Word of Faith || Get Your Free Magazine
// Tony McKinnon
COMPASSION IS A VEHICLE for God's power to ride on. Whenever Jesus was moved with compassion, He did something miraculous! What does this mean for us? As His ambassadors, our understanding of compassion will affect how we allow the Holy Spirit to flow through us to others.
In the Gospels, we see this truth: compassion moved the Master to perform the miraculous. For example, we read in Luke 7 that Jesus walked up and wrecked a funeral!
LUKE 7:12–15 (NKJV)
12 And when He came near the gate of the city, behold, a dead man was being carried out, the only son of his mother; and she was a widow. And a large crowd from the city was with her.
13 When the Lord saw her, He had compassion on her and said to her, "Do not weep."
14 Then He came and touched the open coffin, and those who carried him stood still. And He said, "Young man, I say to you, arise."
15 So he who was dead sat up and began to speak. And He presented him to his mother.
It says "when the Lord saw her, He had compassion on her." What Jesus saw compelled Him to action.
WHAT IS COMPASSION? Sometimes the easiest way to understand something is to look at what it isn't. Compassion is not sympathy. In simple terms, sympathy means "to feel for" another. Aren't you glad the Bible didn't say, "For God so loved the world that He sent a sympathy card"? No! He did something. He saw us in our mess, stepped into the situation, and solved the problem.
COMPASSION IS NOT EMPATHY, which carries the idea of "to feel into" or "feel with." We see this in Galatians 6:2 and Romans 12:15. In these verses Paul talks about bearing one another's burdens or weeping with those who weep and rejoicing with those who rejoice. That's empathy, and it's good and right in its proper place. But if that's as far as we get, no one will be helped or healed.
Sympathy and empathy don't bring power on the scene. They are counterfeits of compassion. They feel for and feel into, but COMPASSION ENTERS IN AND DOES FOR.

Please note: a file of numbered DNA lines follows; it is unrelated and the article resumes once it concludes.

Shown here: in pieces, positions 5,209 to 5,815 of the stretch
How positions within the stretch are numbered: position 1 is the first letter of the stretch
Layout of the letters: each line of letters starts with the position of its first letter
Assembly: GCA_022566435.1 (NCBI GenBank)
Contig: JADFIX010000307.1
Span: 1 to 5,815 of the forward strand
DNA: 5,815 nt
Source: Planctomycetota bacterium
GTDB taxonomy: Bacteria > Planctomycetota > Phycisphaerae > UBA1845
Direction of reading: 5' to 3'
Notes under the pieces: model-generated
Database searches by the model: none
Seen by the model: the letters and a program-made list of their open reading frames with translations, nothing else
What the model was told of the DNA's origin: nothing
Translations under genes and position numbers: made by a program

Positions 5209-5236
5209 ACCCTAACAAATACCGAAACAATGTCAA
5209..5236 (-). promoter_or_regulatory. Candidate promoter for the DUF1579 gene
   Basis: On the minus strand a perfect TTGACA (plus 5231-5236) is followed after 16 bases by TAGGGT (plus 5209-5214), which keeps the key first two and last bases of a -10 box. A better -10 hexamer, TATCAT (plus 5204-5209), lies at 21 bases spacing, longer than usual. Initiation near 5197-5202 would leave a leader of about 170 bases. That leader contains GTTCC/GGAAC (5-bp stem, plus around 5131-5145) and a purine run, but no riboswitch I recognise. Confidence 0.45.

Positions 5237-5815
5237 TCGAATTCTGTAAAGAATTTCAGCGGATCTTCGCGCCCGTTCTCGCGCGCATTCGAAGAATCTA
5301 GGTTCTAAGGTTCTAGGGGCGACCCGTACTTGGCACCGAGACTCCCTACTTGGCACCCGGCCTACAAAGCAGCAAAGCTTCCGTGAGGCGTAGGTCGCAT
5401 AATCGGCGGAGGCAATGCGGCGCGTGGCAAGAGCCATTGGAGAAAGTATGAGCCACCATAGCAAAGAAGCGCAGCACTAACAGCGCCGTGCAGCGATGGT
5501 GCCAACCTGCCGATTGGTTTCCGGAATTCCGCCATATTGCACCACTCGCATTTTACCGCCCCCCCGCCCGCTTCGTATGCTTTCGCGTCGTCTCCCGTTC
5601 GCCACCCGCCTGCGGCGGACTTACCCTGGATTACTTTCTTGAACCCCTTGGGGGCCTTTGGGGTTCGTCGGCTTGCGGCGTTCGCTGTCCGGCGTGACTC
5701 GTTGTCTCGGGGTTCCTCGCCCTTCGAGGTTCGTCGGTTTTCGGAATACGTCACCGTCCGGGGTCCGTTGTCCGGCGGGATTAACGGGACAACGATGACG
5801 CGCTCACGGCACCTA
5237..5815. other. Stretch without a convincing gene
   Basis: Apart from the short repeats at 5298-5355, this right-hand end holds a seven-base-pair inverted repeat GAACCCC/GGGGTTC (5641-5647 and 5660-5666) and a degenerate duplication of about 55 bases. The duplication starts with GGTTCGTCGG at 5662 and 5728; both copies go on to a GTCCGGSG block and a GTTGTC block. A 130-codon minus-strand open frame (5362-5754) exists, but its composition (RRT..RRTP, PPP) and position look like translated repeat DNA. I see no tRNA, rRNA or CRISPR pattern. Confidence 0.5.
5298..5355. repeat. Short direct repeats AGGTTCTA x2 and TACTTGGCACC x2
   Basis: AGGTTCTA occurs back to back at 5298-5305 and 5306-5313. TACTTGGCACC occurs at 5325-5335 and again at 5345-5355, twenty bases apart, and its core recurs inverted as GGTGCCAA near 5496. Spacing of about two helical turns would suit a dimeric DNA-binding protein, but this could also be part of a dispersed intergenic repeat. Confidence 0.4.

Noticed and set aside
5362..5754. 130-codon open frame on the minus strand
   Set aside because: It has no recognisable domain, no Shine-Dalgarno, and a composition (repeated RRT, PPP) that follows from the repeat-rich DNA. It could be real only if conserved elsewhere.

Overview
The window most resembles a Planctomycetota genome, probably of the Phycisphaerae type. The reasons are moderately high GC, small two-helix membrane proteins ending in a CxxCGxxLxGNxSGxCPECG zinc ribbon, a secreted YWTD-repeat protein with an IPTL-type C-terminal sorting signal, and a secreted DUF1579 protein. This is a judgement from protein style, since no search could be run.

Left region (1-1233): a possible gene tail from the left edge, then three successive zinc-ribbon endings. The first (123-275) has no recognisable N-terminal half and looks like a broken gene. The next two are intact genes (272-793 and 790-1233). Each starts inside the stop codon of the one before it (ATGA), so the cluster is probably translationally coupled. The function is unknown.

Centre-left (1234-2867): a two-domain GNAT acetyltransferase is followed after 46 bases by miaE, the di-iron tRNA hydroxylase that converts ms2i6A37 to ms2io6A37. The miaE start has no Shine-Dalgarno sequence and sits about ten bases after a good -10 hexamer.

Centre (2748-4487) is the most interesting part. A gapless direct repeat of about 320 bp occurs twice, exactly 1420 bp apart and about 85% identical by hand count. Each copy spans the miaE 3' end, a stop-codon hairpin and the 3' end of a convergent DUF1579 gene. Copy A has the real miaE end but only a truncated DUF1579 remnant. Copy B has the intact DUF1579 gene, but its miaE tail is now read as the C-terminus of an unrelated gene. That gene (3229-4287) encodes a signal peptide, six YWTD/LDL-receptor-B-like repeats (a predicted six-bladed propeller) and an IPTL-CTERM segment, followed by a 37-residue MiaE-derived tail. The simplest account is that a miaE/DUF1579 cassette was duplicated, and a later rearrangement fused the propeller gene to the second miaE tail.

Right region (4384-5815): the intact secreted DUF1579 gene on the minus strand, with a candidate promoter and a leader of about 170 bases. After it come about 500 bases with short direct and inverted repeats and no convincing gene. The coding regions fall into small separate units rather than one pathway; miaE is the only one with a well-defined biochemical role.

Jesus set the standard on compassion. He was always willing and able to help. He leaned into people and into their messes. When the centurion came to Jesus about his servant, Jesus responded, "I will come and heal him" (Matt. 8:7). There was no hesitation.
Persistent prayer is not about overcoming God's reluctance or talking Him into doing something. It's about making a connection with His compassionate willingness. He's already inclined to show mercy. He has been since the world began.
How do we make a connection? Number one is faith. FAITH TAKES HOLD OF WHAT GOD OFFERS. The centurion's servant was healed because of the centurion's great faith.
In Mark 9:22–23 (NKJV), when the father of a demon possessed boy asked Jesus for compassion and help, Jesus replied, "If you can believe, all things are possible."
The second way we make a connection is through the gifts and manifestations of the Spirit. It is by the prompting of the Holy Spirit, which is not in response to an individual's faith. In the story of the widow, the dead boy obviously didn't exercise faith. And there's no indication that his mother was in faith either. She was crying and squalling! But Jesus was moved with compassion and did something.
What does compassion mean for you and me? As God's representatives, we need to love people. COMPASSION HAS NOTHING TO DO WITH PERSONAL PREFERENCE. Move past that and get to the heart of Jesus. He died for all people. It's about Him and them. Let's make ourselves available to the Spirit of God on behalf of others and expect God to do the unexpected!
[Editor's Note: This article was adapted from Tony McKinnon's message at Winter Bible Seminar 2017.]
Join us February 18–23 for Winter Bible Seminar 2018!